As you ask me about my favorite books, I appreciate the question and I appreciate the difficulty of answering it. It is the word “favorite” that goads me. I think I want to answer in this way: “Favorite” are those books that meant so much to me, and that I have read again since — they mean much to me in a new way, anew.

It is important first, of course, to read them when we are young so that we might then reread them when we are not. Each of my favorites are books I have read and reread at different stages of my life. Miguel de Cervantes’ “Don Quixote” is my first favorite, especially Part One. (My preferred translator is Walter Starkie). I learned from “Quixote” that things are not what they seem to be, that reading can affect us, and that one cannot predict the consequences of our actions (no matter the reasoning we bring to our choices).

And then there is Miguel de Unamuno’s “Our Lord Don Quixote.” He taught and has since retaught me that my personal reading of books — that I take them personally — matters. Also, my reading of “Don Quixote” and Unamuno was not isolated, and your reading is not either. I took a course at UCLA from Walter Starkie, and at the outdoor cafe there he told me stories of Unamuno, whom he knew and whom I devoured. Reading that matters occurs in a community of readers and writers (and translators) in which we reside. I even read “Don Quixote” out loud at one time in my life, and not just to myself.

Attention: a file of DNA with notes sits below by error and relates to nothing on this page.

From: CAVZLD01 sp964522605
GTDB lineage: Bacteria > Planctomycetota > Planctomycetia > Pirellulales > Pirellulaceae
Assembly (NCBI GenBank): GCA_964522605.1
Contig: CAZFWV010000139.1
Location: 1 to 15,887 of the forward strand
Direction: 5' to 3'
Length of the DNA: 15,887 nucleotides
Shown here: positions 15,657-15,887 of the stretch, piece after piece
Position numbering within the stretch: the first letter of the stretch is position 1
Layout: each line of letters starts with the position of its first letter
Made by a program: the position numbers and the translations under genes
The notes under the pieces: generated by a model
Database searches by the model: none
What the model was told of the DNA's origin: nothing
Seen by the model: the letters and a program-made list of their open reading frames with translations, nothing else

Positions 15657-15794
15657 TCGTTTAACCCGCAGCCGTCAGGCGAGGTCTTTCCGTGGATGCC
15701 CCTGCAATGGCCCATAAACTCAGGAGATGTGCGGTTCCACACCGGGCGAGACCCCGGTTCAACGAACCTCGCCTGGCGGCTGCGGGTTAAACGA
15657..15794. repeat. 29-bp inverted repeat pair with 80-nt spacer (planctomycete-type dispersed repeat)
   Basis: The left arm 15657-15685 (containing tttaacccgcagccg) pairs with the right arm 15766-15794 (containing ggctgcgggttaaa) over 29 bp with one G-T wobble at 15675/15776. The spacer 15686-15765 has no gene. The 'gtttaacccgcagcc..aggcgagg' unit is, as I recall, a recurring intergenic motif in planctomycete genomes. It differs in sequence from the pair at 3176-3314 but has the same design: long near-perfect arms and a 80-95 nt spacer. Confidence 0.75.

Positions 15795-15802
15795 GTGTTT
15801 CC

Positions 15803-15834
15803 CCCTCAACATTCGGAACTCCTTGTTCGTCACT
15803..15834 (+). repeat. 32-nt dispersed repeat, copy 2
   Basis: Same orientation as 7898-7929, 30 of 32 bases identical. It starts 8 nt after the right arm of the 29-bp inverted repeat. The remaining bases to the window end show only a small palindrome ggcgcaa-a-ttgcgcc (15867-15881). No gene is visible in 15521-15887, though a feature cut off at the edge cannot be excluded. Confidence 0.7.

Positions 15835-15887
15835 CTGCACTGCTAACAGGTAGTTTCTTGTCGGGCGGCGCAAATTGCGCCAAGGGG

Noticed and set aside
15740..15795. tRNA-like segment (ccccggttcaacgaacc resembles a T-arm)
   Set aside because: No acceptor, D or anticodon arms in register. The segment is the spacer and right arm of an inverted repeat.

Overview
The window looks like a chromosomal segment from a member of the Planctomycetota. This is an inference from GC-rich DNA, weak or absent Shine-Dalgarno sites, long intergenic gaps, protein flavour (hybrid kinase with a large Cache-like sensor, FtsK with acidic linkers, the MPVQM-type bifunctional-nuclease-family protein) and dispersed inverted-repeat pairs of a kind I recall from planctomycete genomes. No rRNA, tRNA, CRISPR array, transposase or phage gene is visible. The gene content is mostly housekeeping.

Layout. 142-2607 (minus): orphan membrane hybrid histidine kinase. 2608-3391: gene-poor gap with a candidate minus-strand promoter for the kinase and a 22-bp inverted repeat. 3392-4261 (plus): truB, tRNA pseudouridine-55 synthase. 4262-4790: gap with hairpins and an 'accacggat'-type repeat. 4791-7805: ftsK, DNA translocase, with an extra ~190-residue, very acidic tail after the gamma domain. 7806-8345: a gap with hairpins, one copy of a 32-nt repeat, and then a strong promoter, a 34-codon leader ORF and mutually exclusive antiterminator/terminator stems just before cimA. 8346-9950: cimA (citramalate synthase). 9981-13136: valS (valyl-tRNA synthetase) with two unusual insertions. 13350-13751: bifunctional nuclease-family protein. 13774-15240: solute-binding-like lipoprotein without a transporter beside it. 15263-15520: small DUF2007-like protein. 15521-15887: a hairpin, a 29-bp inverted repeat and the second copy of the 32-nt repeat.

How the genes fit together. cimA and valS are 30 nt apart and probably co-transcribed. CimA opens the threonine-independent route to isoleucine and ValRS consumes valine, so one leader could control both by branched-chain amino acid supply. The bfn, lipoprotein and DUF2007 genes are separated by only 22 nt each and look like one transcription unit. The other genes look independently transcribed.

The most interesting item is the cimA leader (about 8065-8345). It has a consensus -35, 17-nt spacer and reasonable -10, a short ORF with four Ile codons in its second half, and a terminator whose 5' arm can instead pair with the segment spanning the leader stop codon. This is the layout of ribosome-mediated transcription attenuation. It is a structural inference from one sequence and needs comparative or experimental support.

Other books that mattered then and that mattered at each later time I read them, are Gustave Flaubert’s “Madame Bovary,” Homer’s “Odyssey,” “Walden; Or, Life in the Woods” by Henry David Thoreau, Shakespeare’s “Hamlet,” and Ovid’s “Metamorphoses.”

These books may not be everyone’s favorites, but the point is this: Make your favorites now good enough and personal enough so that they will be good enough to reread and remake personal again at other times in your life.